She sat in the Starbucks cafe, sipping her coffee and staring out of the window. The blood stained knife lay next to her handbag, covered with her blue silk scarf. Unsuspecting heads turned to the ravishing beauty sitting upright and alone. Her silky, black hair were tied roughly in an adorable ponytail. Her perfectly diaphanous eyes studied the passers-by on the busy street in the October heat. She wondered how many had the same slimy blood like the one that glistened on the blade beneath her blue Zara scarf. Her heart was beating fast, but, her expression was calm and languid. Her olive skin was cool in the conditioned air of the café. Her head would find a perch on the heels of her palms from time to time when she would keep the hot cup of coffee on the table for a while. There was nothing curious about her. There was something intriguing, though. She had been the ugly duckling at a time. But, today, she was the object of all admiration and envy. She was always aware of the way people looked at her. A fleeting thought passed her mind and she smiled. It would be funny when they would see her as a culprit later today or tonight. All these people will be shaken to their souls. They’d go about telling that they knew something was extraordinary about her, they just didn’t know that she was the Fallen Angel and not the Good one. True, looks can be pretty deceptive.
Divorced, a lady of 33, she sat – a murderer- in her Motherland. Delhi had changed in the couple of years that she had not visited home. Her home back in Banaras had become cleaner, but, that was the only major change that she’d noticed. She was still the talk of the town. People often talked about her beauty and her divorce, always linking them in a mysterious but funny-to her- way. She thought it was hilarious how they tried to join dots about something they didn’t have the remotest idea about. But, that was typical of the society. You really can’t help much with that. The only time, she’d lose it was when her parents or her sister were taunted at about her individuality. And what she did when she would be mad at the imbeciles was just leave them with a smart sarcastic remark to ponder and vex about. She had been saving to take her parents along with her to Dublin where she was the Professor of Ancient Roman History. And had she not been forced to make this visit, she could’ve taken them along with her when she came two months later in December.
Her eyes fell on her blue scarf. It veiled the instrument of her freedom- of many freedoms. It veiled the brave end to her distraught, disgusting, dark childhood, adolescence, life, self. It captivated her vengeance that helped many innocent lives to come alive. She was not filled with a sense of grandeur at the mammoth task that she’d done. She’d known all along that it was bound to happen. She had just done her best to avoid it all along though that meant that she was a highly insecure person, always hiding something so dark, so gory, that it would have driven everyone out of her life. Hiding didn’t help. Everyone who loved her, other than her family, ultimately got frustrated of her mysticism and left her for their own good. They’d never turn back to look at how they’d broken her and how all her efforts at keeping them close had gone waste and she’d been left alone by her loved ones anyway.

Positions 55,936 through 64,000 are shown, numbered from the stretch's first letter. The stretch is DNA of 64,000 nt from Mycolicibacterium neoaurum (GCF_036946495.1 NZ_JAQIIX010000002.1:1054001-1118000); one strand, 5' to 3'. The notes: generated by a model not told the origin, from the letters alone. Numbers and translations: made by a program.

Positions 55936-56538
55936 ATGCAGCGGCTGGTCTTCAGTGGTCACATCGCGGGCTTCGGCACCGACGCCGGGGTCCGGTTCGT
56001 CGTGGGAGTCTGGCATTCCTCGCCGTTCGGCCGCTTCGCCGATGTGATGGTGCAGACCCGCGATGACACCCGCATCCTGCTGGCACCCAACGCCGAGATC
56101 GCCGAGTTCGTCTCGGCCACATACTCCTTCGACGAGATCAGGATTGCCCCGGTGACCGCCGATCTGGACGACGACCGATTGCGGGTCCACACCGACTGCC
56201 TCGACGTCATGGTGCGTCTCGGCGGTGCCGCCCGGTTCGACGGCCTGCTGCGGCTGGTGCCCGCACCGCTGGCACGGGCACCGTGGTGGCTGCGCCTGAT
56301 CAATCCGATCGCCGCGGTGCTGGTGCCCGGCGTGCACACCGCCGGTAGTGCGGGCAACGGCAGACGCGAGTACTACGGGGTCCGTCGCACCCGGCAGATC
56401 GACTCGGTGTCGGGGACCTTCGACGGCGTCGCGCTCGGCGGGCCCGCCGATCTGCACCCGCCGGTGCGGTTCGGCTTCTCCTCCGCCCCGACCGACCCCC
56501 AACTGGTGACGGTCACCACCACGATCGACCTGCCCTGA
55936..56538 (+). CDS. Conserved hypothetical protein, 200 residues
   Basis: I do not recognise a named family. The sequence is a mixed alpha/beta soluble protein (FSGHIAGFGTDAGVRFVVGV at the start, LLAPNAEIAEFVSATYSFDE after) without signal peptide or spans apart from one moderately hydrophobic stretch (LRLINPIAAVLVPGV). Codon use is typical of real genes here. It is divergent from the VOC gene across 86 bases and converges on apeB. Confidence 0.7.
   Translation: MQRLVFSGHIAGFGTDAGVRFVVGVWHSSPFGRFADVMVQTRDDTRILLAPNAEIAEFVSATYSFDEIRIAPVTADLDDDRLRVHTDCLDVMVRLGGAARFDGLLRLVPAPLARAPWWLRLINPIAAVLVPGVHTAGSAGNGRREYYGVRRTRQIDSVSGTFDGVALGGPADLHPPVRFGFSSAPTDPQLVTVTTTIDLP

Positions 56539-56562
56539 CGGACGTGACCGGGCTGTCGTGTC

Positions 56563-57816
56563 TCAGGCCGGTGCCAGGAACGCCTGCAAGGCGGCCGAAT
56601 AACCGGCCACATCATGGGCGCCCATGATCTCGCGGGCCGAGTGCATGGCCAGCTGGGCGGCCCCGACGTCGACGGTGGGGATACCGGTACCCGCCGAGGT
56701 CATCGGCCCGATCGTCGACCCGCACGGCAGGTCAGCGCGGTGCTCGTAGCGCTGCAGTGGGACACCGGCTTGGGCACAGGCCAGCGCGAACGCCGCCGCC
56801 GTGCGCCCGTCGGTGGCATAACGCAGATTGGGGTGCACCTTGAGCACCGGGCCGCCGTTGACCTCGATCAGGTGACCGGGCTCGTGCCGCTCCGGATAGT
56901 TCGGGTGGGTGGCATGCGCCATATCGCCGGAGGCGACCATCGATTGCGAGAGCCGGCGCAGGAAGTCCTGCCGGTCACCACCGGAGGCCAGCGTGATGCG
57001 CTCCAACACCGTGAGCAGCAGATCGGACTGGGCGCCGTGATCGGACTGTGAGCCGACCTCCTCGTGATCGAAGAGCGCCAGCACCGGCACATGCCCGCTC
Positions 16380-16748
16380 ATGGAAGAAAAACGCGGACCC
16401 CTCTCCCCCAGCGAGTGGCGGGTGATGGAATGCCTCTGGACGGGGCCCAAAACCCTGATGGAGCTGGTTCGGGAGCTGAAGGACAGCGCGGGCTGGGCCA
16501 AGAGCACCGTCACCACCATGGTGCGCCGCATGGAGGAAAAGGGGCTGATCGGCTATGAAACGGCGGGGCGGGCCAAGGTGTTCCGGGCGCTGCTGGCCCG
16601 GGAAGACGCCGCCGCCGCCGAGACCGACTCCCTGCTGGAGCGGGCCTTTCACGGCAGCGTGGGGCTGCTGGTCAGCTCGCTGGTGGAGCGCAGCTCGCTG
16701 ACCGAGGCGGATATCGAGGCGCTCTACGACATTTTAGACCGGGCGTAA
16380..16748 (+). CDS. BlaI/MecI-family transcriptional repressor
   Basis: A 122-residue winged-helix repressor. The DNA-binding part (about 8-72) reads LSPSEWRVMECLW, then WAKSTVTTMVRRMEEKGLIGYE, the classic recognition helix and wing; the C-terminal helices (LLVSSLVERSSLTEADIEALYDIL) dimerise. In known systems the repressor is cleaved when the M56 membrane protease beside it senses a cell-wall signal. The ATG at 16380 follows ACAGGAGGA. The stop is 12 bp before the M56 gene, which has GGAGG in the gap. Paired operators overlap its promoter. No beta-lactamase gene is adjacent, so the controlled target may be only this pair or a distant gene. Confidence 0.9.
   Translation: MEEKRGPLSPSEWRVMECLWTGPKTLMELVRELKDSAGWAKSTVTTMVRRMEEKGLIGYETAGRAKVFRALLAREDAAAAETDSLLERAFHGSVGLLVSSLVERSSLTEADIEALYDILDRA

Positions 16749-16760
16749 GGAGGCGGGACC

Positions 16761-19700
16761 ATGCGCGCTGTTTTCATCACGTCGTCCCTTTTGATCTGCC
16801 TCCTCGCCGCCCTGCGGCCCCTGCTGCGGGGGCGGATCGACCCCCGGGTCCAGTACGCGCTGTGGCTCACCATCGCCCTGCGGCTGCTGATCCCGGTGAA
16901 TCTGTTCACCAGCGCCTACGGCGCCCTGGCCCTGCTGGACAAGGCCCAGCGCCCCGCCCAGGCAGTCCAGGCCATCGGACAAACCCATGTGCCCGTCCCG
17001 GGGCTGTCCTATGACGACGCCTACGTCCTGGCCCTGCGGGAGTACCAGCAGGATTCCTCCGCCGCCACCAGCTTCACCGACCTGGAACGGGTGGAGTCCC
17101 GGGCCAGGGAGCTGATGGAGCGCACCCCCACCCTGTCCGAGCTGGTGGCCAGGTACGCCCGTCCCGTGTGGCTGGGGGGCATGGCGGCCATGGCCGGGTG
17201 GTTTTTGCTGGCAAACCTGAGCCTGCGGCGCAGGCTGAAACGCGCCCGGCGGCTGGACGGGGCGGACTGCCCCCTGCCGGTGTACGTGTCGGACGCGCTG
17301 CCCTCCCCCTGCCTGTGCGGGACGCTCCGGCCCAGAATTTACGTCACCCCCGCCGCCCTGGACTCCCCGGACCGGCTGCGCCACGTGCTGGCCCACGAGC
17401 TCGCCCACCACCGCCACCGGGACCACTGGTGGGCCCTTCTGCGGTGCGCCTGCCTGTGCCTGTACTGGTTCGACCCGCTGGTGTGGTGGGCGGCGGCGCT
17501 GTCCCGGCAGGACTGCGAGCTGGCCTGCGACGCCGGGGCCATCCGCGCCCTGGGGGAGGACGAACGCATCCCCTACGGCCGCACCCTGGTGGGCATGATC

She could never muster the courage to tell her parents about it. The tune always stuck awkwardly and she knew, something never felt right. For, however rational it may seem and however strong she maybe, she could never run the risk of losing her parents forever- either by falling in their eyes, or to something more catastrophic by imparting the knowledge. However, there was just one person beside herself and her abuser who silently, helplessly watched it all – her elder sister. Her sister was bound the same way as she was.
Tears threatened to overflow her moist eyes. She picked up a Starbucks tissue and dabbed at her eyes. There was no make-up to worry about ruining, but there was a façade that had to be maintained till the Police came and handcuffed her pretty, slim wrists. There was a faint, impossible hope that she’d escape the country, unconvict, but she knew the chances were slim. Also, she wanted the society to know what harm they’d done and had been doing. True, hers wasn’t the worst life possible. True, Utopia seems impossible, but, there are boundaries that can’t be crossed just because the society and this world don’t have entertainment or a life to keep themselves busy. Curiosity can’t be reprimanded just because the wise aren’t that wise after all. She hoped, her exposure- her “crime”-would end hypocrisy of a tiny section of the society. Wake them to a consciousness that is sensitive and real. But, if that is how the world worked then Galileo and Copernicus wouldn’t have been executed; People wouldn’t be afraid of denouncing the evil that they hailed in the pretext of the latter’s having done godly deeds. It isn’t hard to gain popularity; however, it is hard to be true.
Sipping her coffee and staring at the passers-by with a distant look in her eyes, she began to reflect on her life. It had never been very tedious, now that she looked back. It had never been pleasant either. Or, maybe, all of it had just made her stronger. All of it had redefined her.
She had barely started pre-schooling when, one day, her elder brother- her first cousin- took her to the backyard to play.
She picked up the tissue again and dabbed at her eyes, fearing that it wouldn’t be long before she’d finally breakdown. But, she didn’t want to shed tears in front of a crowd that would never understand her. Actually, she wasn’t sure that anyone would see how her crime was not only justified but also a needed good.
She grew into a lonely, depressed child whose presence repulsed every sweet thing alive. For, the game that had started that day in the backyard had, well… just started. And that innocent child, who would believe anyone, was being mercilessly pawned and beaten in this game.